Today’s Google “Unexplained Phenomenon” Flying Saucer Logo
Aliens in a flying saucer have abducted one of the Os out of the Google logo today. Normally when there are special Google logos like this, the holiday or special occasion is pretty clear. But this one is a stumper. What’s it for? I’m trying to find out more. Clicking on the logo brings up […]
Aliens in a flying saucer have abducted one of the Os out of the Google logo today. Normally when there are special Google logos like this, the holiday or special occasion is pretty clear. But this one is a stumper. What’s it for?
I’m trying to find out more. Clicking on the logo brings up search results for unexplained phenomenon, which is no help. But by searching for “ufo sept. 5,” I found a potential answer.
Believers and skeptics alike will find out just what an out-of-this-world community Exeter is this weekend during the town’s first UFO Festival.
Exeter is considered a mecca for when it comes to ufology, particularly because of an event that took place in 1965, during which Norman Muscarello reportedly witnessed a hovering craft with five red flashing lights. Following his report, a series of similar stories throughout the area began emerging and the incident was captured in the book titled “Incident in Exeter,” which has become a UFO classic.
1.12.12 184.108.40.206 15 1.18.5 220.127.116.11.14.7 20.15 21.19
That gets decoded into “All Your O are belong to us,” a play on the “All your base are belong to us” meme of the early 2000s.
If we learn more, we’ll update. Somehow, I suspect Google will be posting more about it in the future. Perhaps it all translates ultimately into Jia Junpeng, your mom is calling you to come home and eat.
Postscript: Official statement just came in from Google, which isn’t that helpful:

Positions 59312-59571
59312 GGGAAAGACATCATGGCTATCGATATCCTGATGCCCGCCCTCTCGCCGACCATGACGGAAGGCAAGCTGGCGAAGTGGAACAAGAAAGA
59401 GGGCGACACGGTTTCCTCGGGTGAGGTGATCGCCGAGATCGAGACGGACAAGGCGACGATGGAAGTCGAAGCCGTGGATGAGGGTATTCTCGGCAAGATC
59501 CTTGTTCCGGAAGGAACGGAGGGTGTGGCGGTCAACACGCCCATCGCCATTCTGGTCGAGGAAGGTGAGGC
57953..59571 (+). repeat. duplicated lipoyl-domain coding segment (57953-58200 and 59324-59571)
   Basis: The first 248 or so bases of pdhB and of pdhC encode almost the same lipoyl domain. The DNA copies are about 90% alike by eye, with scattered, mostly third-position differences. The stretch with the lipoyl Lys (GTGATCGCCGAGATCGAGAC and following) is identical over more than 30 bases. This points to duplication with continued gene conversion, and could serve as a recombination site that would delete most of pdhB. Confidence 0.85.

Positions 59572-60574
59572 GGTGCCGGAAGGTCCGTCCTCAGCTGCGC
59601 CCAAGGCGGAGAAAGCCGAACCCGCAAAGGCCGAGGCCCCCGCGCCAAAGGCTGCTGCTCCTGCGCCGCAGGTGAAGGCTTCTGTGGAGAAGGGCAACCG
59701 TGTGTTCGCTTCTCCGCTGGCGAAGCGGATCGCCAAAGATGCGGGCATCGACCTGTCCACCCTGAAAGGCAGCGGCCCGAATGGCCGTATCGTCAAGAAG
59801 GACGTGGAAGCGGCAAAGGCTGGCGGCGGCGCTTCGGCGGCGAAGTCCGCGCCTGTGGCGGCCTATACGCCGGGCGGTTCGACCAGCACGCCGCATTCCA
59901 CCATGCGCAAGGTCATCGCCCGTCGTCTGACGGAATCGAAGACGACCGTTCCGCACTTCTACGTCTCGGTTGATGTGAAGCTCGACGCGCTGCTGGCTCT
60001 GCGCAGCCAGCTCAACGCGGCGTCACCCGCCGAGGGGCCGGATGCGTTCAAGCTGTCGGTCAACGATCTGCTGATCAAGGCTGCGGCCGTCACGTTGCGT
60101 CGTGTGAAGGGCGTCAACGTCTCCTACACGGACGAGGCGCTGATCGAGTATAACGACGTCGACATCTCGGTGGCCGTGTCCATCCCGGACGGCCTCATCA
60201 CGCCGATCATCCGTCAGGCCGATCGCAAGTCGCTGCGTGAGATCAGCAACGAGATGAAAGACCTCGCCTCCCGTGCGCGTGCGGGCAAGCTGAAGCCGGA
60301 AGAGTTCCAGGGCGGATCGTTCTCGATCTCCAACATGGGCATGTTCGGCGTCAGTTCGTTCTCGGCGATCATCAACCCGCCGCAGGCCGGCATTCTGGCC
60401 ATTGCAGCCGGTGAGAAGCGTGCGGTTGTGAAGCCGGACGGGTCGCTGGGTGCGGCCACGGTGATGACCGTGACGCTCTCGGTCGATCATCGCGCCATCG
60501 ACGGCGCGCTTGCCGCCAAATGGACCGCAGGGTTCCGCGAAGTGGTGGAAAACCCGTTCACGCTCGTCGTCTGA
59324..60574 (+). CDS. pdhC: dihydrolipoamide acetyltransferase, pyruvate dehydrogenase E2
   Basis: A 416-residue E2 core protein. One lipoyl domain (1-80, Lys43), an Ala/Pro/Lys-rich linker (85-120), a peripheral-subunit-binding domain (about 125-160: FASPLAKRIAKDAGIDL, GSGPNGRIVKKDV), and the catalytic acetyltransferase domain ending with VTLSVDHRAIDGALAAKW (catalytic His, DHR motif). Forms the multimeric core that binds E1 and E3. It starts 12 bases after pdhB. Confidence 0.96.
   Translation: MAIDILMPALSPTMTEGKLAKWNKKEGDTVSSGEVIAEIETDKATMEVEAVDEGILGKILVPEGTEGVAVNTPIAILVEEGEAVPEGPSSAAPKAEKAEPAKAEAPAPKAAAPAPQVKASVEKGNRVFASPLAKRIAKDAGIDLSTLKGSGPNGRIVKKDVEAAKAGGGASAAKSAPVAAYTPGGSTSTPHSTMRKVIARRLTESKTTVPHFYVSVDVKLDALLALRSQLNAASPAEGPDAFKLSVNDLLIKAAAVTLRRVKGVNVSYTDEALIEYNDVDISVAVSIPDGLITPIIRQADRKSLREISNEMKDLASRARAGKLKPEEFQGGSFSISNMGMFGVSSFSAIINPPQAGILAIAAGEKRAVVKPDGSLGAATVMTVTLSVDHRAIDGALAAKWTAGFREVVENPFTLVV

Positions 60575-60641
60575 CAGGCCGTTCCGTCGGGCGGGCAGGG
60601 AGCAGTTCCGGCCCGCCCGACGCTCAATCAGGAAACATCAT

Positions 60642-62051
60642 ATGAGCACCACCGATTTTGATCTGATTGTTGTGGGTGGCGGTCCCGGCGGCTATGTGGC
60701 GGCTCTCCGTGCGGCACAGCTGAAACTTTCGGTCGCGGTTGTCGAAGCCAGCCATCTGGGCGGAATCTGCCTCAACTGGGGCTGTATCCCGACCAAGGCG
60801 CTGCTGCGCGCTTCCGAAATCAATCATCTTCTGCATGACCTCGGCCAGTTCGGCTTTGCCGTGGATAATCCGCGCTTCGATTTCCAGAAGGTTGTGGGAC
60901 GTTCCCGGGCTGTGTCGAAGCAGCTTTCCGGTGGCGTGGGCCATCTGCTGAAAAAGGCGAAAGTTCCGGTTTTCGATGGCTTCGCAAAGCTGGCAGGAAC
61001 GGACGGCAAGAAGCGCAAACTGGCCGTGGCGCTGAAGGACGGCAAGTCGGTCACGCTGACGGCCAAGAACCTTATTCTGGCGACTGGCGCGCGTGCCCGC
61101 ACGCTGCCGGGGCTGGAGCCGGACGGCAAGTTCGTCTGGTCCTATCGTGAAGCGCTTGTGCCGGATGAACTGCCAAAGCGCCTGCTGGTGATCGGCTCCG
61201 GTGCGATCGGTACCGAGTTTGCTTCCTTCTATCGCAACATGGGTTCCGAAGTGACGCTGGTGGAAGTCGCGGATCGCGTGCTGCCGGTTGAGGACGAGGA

“We consider the second ‘o’ critical to user recognition of our brand and pronunciation of our name. We are actively looking into the mysterious tweet that has appeared on the Google twitter stream and the disappearance of the “o” on the Google homepage. We hope to have an update in the coming weeks.”
Postscript 2: The Telegraph notes that Sept. 5 is apparently the 20th anniversary of Zero Wing, the computer game from where the “All your base are belong to us” phrase comes from — and declares this the reason behind the logo. Hmm — maybe! One of the comments on the Telegraph blog post points out that the Sept. 5 date was just added.
Meanwhile, thinking further, I twittered that I wouldn’t be surprised to see more of the letters disappear each day in some type of running logo changes, as Google’s done from time to time. That didn’t happen today, but Google Operating System notes that this type of series of change my occur related to H. G. Wells.
This is due to a Google Korea blog post that says to watch for the next in the series on Sept. 15 with things of “mystery,” “invisible” and “novel,” Google Operating System translates. The assumption is that this relates to the HG Wells work “The Invisible Man” and may celebrate his birthday. If so, then expect a further doodle on Sept. 21 — when Wells was actually born.